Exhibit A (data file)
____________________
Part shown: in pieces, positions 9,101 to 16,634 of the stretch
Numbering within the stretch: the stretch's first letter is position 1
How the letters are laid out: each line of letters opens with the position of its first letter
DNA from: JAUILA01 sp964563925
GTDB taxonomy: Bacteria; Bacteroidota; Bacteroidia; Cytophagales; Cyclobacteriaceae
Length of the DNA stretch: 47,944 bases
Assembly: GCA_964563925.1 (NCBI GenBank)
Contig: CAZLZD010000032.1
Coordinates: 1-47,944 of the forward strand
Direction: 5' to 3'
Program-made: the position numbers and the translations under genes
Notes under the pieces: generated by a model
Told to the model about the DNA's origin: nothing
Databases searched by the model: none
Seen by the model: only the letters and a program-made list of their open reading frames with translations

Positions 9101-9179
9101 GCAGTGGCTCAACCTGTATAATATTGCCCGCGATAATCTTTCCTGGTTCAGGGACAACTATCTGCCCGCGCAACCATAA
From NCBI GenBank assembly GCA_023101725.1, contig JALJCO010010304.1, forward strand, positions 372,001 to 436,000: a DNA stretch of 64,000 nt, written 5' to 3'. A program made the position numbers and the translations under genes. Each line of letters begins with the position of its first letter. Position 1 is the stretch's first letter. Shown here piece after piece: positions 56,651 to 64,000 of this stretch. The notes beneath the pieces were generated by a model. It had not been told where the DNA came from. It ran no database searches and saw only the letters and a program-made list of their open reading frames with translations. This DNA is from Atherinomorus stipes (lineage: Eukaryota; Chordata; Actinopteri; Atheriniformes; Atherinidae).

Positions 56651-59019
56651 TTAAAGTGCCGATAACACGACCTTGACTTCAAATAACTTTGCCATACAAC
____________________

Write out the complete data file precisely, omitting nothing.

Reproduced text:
Part shown: in pieces, positions 9,101 to 16,634 of the stretch
Numbering within the stretch: the stretch's first letter is position 1
How the letters are laid out: each line of letters opens with the position of its first letter
DNA from: JAUILA01 sp964563925
GTDB taxonomy: Bacteria; Bacteroidota; Bacteroidia; Cytophagales; Cyclobacteriaceae
Length of the DNA stretch: 47,944 bases
Assembly: GCA_964563925.1 (NCBI GenBank)
Contig: CAZLZD010000032.1
Coordinates: 1-47,944 of the forward strand
Direction: 5' to 3'
Program-made: the position numbers and the translations under genes
Notes under the pieces: generated by a model
Told to the model about the DNA's origin: nothing
Databases searched by the model: none
Seen by the model: only the letters and a program-made list of their open reading frames with translations

Positions 9101-9179
9101 GCAGTGGCTCAACCTGTATAATATTGCCCGCGATAATCTTTCCTGGTTCAGGGACAACTATCTGCCCGCGCAACCATAA
From NCBI GenBank assembly GCA_023101725.1, contig JALJCO010010304.1, forward strand, positions 372,001 to 436,000: a DNA stretch of 64,000 nt, written 5' to 3'. A program made the position numbers and the translations under genes. Each line of letters begins with the position of its first letter. Position 1 is the stretch's first letter. Shown here piece after piece: positions 56,651 to 64,000 of this stretch. The notes beneath the pieces were generated by a model. It had not been told where the DNA came from. It ran no database searches and saw only the letters and a program-made list of their open reading frames with translations. This DNA is from Atherinomorus stipes (lineage: Eukaryota; Chordata; Actinopteri; Atheriniformes; Atherinidae).

Positions 56651-59019
56651 TTAAAGTGCCGATAACACGACCTTGACTTCAAATAACTTTGCCATACAAC